At least three parties went to the extent of pitching for a shorter session than the one planned from February 5 to February 21.

As many as 39 bills, including six anti-corruption measures, have been listed in the second phase of the Winter Session.

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"Congress cannot blame the opposition for disruptions. Congress only has created this situation. The ruling party has become so weak in the country as also inside as its own Chief Minister has sent the bill after rejecting it in the Andhra Pradesh Assembly," Leader of the Opposition in Lok Sabha Sushma Swaraj said.

After an all-party meeting convened by Parliamentary Affairs Minister Kamal Nath, several other leaders, including Sitaram Yechury (CPI-M) and Sudip Bandyopadhyay (Trinamool Congress) said that the government should first concentrate on passage of the Vote on Account as there were apprehensions that the Telangana issue could paralyze the House proceedings.

While Yechury accused the government of creating disorder in Parliament on the Telangana issue, Bandhopadhyay made a strong plea to make the session a short affair in which passage of Vote on Account (General) and Vote on Account (Railways) should take precedence over other issues.

The Parliamentary Affairs Minister hit back at the BJP, saying it wants to create hindrances in the passage of Telangana Bill.

“All political parties must make their stand clear (on Telangana) and should not qualify their statements with ifs and buts," Nath said.

While Trinamool Congress suggested holding the session between February 17 and 21, Samajwadi Party and JD (U) said the session should be between February 12 and 21.

"Let the new government come....Let them tackle the issues," Bandhopadhyay said, noting that the government has proposed over 40 bills and it knows that it will not be able to get them passed.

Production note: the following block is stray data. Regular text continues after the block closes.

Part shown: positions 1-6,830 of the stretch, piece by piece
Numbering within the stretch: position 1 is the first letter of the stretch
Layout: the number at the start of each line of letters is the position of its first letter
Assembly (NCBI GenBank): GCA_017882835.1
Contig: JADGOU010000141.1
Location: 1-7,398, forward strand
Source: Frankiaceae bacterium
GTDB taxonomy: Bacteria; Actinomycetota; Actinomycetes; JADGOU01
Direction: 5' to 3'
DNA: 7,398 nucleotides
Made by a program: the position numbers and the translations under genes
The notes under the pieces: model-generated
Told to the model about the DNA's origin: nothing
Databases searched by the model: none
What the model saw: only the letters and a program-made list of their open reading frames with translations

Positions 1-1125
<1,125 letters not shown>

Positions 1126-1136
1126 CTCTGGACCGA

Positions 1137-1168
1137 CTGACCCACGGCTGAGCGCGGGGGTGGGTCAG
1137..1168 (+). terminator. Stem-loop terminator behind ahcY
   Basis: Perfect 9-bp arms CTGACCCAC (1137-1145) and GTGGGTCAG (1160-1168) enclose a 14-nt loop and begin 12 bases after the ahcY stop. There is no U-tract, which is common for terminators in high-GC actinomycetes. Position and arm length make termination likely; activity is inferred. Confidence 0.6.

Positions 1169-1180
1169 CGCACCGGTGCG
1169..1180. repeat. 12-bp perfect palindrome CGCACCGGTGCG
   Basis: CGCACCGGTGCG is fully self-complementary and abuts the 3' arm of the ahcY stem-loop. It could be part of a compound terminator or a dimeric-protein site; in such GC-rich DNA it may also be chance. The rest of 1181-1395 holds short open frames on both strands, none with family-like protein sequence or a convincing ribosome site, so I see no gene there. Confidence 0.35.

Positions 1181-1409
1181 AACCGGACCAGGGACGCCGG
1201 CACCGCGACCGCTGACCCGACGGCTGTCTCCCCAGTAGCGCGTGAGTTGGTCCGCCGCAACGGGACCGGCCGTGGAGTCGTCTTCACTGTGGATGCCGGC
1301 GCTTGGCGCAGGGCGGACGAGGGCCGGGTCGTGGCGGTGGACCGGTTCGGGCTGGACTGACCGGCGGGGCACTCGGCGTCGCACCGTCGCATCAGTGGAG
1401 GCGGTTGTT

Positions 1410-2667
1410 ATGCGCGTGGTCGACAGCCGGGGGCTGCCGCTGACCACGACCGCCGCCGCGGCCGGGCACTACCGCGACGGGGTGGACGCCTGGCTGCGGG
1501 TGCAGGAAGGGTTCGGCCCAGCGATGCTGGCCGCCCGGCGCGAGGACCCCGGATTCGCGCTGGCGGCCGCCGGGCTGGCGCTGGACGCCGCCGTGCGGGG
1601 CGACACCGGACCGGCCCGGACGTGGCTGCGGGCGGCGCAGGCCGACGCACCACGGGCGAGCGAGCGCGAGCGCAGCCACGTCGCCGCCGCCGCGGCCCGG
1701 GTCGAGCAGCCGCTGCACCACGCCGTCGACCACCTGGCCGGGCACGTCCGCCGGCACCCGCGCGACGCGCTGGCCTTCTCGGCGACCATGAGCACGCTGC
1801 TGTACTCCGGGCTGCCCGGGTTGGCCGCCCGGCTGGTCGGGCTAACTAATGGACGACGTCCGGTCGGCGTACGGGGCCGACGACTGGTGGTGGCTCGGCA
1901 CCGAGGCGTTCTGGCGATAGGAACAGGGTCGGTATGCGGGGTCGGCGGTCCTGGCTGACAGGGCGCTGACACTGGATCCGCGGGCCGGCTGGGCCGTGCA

Swaraj said, "We have no objection to bills -- anti- corruption or others. The issue is whether Congress MPs will allow Parliament to function. We will certainly pass the bills if the House is allowed to function."

Seeking to put the ball in the government's court, Yechury suggested that if the government wanted the bills to be passed, it should come up with a strategy to tackle the Telangana issue so that the House proceedings are not disrupted.

Appealing to all political parties to rise above politics and to pass six bills which deal with corruption, Nath said, "These are very important, because the Lokpal Bill has been passed. It is important that the other six bills also be passed to strengthen the Lokpal Bill."

The AICC meeting held recently had seen party vice-president Rahul Gandhi asking the government to earnestly work for passage of the anti-corruption bills which he had termed as a framework to deal with graft.

He had also pitched for the passage of Disability Bill and Women's Reservation Bill.

On Telangana, SP leader Ram Gopal Yadav said if the government brings any bill on Telangana, his party will oppose it. The Samajwadi Party has so far opposed division of states, terming them as unviable.

(Agencies)

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